See Inside His Brain, Her Brain

Sex, Math and Scientific Achievement [Preview]

Why do men dominate the fields of science, engineering and mathematics?

The Enduring Glass Ceiling

Perhaps most troubling is the thought that a skilled, confident scientist could climb to the top and still face discrimination when she gets there. Nevertheless, plenty of research suggests that people's perception of a job as stereotypically masculine or feminine results in a bias in hiring and compensating candidates or employees who are male and female, respectively. Even though social psychologists agree that the overt sexism that existed decades ago in the U.S. and in many other countries is now rare, they say it has been replaced by unconscious sexism in some situations.

The real-world impact of covert biases on female achievement in science is not well studied because of the shroud of secrecy surrounding peer review, the process by which many aspects of a scientist's career—awarding of grants, acceptance of academic papers for publication and decisions about hiring—are judged by a panel of other, often anonymous, scientists.

There has been one thorough study of the real-world peer-review process. Biologists Christine Wennerås and Agnes Wold of the University of Gothenburg gained access to the Swedish Medical Research Council's data on postdoctoral fellowship awards only after a battle in court. Shortly before the investigators published their study in 1997, the United Nations had named Sweden the leading country in the world with respect to equal opportunities for men and women. Even so, men dominated Swedish science. At the time, women received 44 percent of Swedish biomedical doctoral degrees but held only 25 percent of postdoctoral positions and 7 percent of professional positions.

What Wennerås and Wold discovered was shocking. Female applicants received lower mean scores in all areas in which they were evaluated: scientific competence, quality of proposed methodology and relevance of the research proposal. It was possible that the women applicants were less qualified. To test this possibility, the investigators computed scientific productivity based on the applicant's total number of publications, number of first-author publications, quality of each publication and number of times other scientific papers cited their work. By these measures, the most productive group of female researchers was rated as comparable in ability to the least productive male researchers. All other women were rated below all the men.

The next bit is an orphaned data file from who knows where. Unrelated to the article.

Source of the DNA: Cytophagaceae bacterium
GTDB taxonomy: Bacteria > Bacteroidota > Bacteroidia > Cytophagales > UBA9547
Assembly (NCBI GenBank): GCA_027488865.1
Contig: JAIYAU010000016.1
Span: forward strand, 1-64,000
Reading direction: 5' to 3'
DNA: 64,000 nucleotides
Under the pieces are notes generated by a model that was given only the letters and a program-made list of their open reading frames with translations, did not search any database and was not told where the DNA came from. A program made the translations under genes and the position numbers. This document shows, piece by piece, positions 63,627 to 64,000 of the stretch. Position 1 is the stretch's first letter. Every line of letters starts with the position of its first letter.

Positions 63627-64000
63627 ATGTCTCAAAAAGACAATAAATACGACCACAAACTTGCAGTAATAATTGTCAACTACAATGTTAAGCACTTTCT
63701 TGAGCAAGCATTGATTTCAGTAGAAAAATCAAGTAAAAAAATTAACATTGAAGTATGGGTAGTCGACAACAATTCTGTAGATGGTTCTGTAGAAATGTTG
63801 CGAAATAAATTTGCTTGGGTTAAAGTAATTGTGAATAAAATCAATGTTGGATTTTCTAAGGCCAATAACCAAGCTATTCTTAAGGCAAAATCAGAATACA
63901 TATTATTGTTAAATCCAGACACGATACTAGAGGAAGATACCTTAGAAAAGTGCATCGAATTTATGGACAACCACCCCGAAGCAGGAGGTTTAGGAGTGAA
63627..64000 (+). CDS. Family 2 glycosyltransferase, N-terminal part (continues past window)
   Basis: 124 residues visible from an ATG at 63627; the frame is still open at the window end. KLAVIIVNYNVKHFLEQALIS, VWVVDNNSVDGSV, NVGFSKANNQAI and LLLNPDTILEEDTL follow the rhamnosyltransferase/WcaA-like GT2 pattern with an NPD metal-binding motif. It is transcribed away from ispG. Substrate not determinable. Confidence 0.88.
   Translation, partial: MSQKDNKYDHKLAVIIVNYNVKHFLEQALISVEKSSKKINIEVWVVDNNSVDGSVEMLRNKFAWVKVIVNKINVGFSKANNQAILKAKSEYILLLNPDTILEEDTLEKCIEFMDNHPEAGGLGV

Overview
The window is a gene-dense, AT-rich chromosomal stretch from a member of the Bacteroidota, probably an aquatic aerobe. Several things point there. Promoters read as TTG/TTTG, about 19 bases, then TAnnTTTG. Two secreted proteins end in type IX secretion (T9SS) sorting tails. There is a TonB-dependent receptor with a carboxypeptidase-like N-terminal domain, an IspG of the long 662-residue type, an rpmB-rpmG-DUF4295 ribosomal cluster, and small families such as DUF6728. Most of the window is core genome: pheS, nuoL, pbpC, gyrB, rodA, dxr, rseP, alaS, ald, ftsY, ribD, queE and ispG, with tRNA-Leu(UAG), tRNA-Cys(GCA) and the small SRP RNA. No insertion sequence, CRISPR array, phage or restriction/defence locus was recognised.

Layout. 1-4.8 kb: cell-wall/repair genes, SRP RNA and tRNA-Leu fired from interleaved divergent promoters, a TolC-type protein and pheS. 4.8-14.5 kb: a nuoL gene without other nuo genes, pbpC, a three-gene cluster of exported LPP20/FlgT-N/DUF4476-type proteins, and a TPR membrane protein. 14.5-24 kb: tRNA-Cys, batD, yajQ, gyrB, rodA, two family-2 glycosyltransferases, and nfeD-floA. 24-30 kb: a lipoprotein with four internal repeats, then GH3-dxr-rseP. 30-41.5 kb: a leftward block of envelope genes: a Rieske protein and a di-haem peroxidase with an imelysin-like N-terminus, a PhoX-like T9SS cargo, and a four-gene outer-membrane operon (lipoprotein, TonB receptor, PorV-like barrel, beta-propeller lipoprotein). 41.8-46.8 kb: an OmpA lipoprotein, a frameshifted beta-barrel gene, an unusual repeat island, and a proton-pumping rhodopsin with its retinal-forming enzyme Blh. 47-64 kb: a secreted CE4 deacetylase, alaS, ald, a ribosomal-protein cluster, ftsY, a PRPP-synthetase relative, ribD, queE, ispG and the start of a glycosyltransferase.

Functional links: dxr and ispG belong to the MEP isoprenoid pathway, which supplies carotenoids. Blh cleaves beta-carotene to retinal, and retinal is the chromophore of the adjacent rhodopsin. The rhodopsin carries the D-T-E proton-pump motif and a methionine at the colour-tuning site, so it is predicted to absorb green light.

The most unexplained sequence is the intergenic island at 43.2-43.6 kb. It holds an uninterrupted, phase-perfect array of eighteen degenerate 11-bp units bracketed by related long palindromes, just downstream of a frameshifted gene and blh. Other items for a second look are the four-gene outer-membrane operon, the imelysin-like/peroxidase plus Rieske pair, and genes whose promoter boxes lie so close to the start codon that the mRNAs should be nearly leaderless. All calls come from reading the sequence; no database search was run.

The authors of this study concluded that the peer-review process in what is arguably the most gender-equal nation in the world is rife with sexism. These results provide a strong rationale for making the peer-review process more transparent. Despite these findings, which were published in the top-ranked international scientific journal Nature, there has been no progress toward making the peer-review process more open.

Finally, we cannot consider success at work without considering the effort needed for families to function and maintain a home. Even when husbands and wives both work full-time, women continue to assume most of the child care duties and to shoulder most of the responsibility for tending to sick and elderly family members. Women work, on average, fewer hours per week and spend more time on family and household tasks than comparably educated men do. For women, having children is associated with lower income and a reduced probability of attaining tenure. In contrast, men show a slight tendency to benefit professionally when they become fathers. Therefore, the different roles that women and men play in family care can also explain their differential participation in demanding careers.

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